While conducting research, there are likely to be similarities and differences in research approach and methodology.
In your opinion, what are the similarities and differences in approach and methodology for research in Science, Technology, Medicines, Arts, Humanities and other areas ?
See the following link for a description of graph databases https://en.wikipedia.org/wiki/Graph_database
It seems that such data bases and the benefits they provide for analysis have primarily been used in business, basic science and in examination of social interactions, e.g. social networks. It would be helpful to know about other uses such in the humanities.
I started videoblog about culture and science recently on YouTube (https://www.youtube.com/watch?v=Oqrctt4zh3A&t=10s). Would you like to share with me your experience on vlogs and how to improve transmission of knowledge through YT?
I'm writing an essay about personalisation and am looking to see if there has been any writing about context-aware recommender systems for groups?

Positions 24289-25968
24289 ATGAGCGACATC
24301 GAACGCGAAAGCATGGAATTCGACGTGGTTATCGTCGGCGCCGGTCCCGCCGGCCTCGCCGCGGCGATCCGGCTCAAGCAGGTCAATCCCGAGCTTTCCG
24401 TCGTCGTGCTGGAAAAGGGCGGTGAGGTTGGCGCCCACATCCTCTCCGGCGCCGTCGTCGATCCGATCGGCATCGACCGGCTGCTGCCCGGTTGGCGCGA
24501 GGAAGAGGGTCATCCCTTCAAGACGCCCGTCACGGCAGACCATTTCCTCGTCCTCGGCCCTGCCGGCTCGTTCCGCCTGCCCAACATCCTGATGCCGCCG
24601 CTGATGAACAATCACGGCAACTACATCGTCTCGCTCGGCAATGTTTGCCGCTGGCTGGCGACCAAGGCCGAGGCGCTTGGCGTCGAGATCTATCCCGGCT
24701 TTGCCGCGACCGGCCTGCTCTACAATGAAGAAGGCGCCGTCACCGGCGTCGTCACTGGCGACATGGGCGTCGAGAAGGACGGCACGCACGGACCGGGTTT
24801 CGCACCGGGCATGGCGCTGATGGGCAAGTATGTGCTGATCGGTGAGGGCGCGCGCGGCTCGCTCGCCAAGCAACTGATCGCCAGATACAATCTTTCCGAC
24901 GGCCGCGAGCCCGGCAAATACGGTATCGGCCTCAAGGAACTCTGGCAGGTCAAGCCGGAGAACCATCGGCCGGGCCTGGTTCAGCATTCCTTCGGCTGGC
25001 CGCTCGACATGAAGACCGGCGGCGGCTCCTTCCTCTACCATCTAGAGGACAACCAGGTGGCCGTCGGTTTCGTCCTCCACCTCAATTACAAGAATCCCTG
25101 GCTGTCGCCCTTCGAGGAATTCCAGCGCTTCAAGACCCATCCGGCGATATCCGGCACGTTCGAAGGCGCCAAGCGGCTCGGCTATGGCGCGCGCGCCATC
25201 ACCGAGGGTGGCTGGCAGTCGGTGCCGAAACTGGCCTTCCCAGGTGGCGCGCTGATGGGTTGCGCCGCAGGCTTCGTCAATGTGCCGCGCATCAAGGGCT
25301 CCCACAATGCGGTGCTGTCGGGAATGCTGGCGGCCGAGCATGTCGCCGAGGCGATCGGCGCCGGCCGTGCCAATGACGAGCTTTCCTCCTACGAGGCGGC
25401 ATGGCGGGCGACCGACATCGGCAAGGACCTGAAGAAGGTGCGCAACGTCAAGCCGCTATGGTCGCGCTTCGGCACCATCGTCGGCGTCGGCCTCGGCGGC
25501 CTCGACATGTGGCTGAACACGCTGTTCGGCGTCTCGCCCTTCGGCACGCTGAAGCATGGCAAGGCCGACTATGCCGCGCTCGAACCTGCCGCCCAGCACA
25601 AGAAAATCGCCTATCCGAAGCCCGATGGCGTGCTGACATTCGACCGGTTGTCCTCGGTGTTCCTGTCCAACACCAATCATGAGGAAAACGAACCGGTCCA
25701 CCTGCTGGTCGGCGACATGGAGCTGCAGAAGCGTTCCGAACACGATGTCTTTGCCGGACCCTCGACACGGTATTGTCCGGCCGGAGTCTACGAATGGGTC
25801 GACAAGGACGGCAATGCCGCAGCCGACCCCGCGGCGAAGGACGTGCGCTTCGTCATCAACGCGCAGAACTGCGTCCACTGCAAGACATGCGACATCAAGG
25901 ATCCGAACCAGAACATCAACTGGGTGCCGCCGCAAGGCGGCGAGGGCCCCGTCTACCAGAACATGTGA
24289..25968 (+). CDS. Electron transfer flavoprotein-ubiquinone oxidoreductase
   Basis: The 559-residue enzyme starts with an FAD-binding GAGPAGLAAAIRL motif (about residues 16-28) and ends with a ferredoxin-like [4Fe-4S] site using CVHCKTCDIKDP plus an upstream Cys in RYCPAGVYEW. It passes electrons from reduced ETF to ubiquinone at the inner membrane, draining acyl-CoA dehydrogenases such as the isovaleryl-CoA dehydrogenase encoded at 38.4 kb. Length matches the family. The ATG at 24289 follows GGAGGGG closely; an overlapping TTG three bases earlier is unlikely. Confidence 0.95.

For example, a bar that autoplays music based on the music tastes of people that are in the bar but also taking into account the context (i.e. Friday night vs Sunday afternoon)?
What are the symmetrical phenomena in your scientific or artistic field which are comparable with symmetry of two successive musical phrases (like two atoms which make up a molecule)?
The nature is full of symmetrical balances. I am working on identical futures of symmetry in arts and sciences. I would be grateful if you exemplify symmetries in features and components related to materials or issues in your field.
Psycholinguistics, being a field of study that delves into the intricacies of the human brain operations, has shown a huge interest in studying the simultaneous rendering of the message of all its aspects. since this can be possible, can psycholinguistics improve the interpreter's performance in the black box too?
The only one I could find so far is: "Archive" by Arkadi Zaides.